“Have you, ma’am,” he emphasises the word and let’s it hang in the air a moment, a lot of the students do it as a way of feigning politeness while letting me know they don’t believe what they are saying, “had it, you know?”

Yes. I do know. With his eyes resting on my crotch only the village idiot would miss his meaning, but I smile and play dumb. “I don’t know.”

“Oh, come on, son. You know.”

I stand there cloaked in my smile, my Supergirl cape.

“Have you had it cut off?”

My jaw tightens and I can feel my teeth grinding into one another, but gods be damned if I don’t hold that smile in place. He smiles, too. A wide, moon-faced grin that says he holds power over me and it amuses him to use it.

The eleventh grade administrator stalks down the hallway bellowing, “Let’s go! Clear the hall!”

I stopped telling administration about these incidents because I know they won’t do anything about them. It’s just kids being kids, they say, don’t let it get to you. The boy knows I won’t say anything. So we both stand there, smiling at each other, until the administrator has shuffled farther down, as much a hallway zombie as the students. Then the boy walks off in the opposite direction.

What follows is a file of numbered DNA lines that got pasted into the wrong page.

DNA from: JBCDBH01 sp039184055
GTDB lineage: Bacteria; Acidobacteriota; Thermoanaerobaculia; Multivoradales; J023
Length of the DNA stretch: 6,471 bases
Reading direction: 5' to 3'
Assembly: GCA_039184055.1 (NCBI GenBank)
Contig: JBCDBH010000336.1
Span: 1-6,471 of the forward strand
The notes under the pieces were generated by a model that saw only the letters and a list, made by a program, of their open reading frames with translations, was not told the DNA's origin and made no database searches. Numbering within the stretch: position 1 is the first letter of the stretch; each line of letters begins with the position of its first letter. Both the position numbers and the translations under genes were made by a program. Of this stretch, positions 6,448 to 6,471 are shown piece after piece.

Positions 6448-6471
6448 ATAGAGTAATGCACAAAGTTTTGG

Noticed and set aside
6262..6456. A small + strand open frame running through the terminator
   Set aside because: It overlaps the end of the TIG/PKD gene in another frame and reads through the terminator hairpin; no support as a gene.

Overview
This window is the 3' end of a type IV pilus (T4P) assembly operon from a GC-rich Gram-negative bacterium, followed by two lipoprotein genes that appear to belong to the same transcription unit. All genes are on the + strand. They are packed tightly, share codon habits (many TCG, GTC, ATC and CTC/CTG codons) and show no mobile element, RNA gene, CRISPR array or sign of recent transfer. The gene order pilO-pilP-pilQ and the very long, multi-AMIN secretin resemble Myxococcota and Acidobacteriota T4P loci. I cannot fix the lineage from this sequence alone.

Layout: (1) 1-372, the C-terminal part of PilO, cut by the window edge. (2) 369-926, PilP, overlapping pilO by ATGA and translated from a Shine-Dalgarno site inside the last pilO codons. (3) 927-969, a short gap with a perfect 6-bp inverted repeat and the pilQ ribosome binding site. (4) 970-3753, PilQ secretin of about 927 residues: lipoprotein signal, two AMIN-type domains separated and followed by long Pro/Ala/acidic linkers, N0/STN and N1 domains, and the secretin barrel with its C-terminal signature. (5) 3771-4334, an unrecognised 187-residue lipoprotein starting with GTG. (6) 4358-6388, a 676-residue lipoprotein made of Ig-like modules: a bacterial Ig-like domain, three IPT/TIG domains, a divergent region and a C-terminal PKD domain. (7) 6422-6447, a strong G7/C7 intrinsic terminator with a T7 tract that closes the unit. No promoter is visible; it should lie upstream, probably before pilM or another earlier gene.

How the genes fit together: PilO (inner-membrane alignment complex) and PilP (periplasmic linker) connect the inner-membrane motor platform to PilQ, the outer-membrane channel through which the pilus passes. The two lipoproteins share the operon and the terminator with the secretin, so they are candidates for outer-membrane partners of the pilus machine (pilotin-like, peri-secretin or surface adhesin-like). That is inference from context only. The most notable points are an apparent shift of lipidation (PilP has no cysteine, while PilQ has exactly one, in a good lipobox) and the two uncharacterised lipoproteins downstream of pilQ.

I could answer the boy with a simple yes … or no … or even that’s none of your business. But that isn’t why he is asking the question. It isn’t why anyone asks the question. And it’s a question I am asked on a fairly regular basis. Not always with such blunt rudeness, but always from the same place of entitlement. Whether it is have you had it cut off, did you have the surgery, did SRS hurt, how much does a vagina cost, does it work, or do you still have a dick the SRS question always comes from the asker’s belief that, as a trans woman, the status of my genitals should be public knowledge. And it isn’t just boys or even kids that ask these questions. For those of us who lack “passing privilege” (a problematic term for which there is not a suitable alternative) and those of us open about our trans* status, it is often one of the first questions we are asked by friends, acquaintances, and people introduced to us. And there are only two reasons for asking it: the asker is trying to invalidate our identity or the asker is sexualising us.